I can quote a number of major studios that no longer have multiple MF platforms and/or various MFD backs because it is a flat out waste of money for a majority of today's end use ... if any, they have one MFD for the times they need it, usually bought with a hot-swap warranty ... or they rent if located in a major metro area. NOT saying there are no studios running multiple MFD cameras/backs, just that they are swiftly going the way of the Dodo as the media shifts more and more each year. In my city, a city where major studios with multiple MFD systems were once on every street corner, NONE are here today. Zero. Large, high volume production studios still exist here, but the need/use of MFD is getting more and more rare.

    If today's studios or institutions need MFD it tends to be with an eye to highly specialized digital capture that, more often than not, is done on a specialized camera system, a view camera tethered to a computer, or a tethered MFD camera manually focused ... so in the case of view cameras, the MFD body isn't even part of the equation, and if a MFD camera, neither is AF and all the other amenities. Generally, for this application, ANY digital back works, whether it came with an integrated body or not.

    On the other hand, those looking for a more versatility, speed, and cross-over double duty compared to today's 35mm DSLRs, which does include AF abilities, the MFD makers have offered solutions ... and IMO, Hasselblad's is by far the best AF solution to date. Every poll, discussion of improvements we'd like to see, or question on forums related to expanding the versatile use of MFD, has brought up the poor AF performance of MFD choices ... so your implication that such an improvement delivers "a purported benefit" flies in the face of what the new breed of users seem to be demanding from a more versatile use MFD system.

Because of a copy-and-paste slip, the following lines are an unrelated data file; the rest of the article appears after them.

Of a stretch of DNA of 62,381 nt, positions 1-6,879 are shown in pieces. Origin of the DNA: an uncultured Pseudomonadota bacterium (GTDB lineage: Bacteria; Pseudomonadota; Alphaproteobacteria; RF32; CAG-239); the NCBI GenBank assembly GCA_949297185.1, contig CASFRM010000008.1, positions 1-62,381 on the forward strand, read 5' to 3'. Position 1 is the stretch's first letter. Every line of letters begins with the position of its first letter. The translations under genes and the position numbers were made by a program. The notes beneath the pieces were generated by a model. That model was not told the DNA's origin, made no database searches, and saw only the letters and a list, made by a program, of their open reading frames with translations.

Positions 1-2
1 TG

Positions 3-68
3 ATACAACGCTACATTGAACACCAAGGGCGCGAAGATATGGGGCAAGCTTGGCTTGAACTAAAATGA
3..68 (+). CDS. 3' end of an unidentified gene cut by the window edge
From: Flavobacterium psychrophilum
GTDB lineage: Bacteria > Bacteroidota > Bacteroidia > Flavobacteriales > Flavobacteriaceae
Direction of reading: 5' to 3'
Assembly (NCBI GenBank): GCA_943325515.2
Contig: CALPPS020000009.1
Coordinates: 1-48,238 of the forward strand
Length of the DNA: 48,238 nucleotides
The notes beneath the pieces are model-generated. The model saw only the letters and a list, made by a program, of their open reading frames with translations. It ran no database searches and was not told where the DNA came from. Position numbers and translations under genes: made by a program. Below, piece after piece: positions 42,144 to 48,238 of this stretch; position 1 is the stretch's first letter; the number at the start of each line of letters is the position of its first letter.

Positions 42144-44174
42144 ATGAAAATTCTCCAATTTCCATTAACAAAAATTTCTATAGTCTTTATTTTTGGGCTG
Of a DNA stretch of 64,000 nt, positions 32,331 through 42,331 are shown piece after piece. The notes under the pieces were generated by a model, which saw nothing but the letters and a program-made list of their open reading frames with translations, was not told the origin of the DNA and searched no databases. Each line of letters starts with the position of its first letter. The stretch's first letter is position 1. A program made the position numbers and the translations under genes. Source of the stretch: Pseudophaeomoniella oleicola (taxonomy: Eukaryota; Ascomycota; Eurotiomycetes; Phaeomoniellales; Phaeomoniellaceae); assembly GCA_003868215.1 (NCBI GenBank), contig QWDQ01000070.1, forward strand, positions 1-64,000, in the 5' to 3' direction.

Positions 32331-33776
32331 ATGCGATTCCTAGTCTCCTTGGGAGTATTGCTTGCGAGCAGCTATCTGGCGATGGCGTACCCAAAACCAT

IMO, the only TRUE open system available today is offered by Hasselblad and Sinar. I can mount my CF/39MS on every MF camera platform made ... by myself in minutes. And the H2F camera I use with it offers most of the features and software corrections of a HD camera ... and I could buy 30 of them if I so choose, or 30 H1s or H2s ... or 30 Contax 645s or Mamiya 645s, or RZs. That these obvious Open Application backs are not more popular is testimony to the fact that more and more studios and individual users no longer desire to support multiple camera systems and all the expense of costly lens systems and accessories that go with it.

    My 2¢ about mega cost gear and the state of the real world now, not yesterday.

    -Marc

    BTW, as unpopular as I may be for saying it, but mark my words ... I'd speculate that should a maker such as Canon decide to enter the fray with a larger coverage 36 X 36 sensor, what is left of the general commercial application for MFD will evaporate overnight. MFD will be relegated to institutions with highly specialized needs, a few high-end studios, and well heeled iconoclastic enthusiasts such as those on this forum.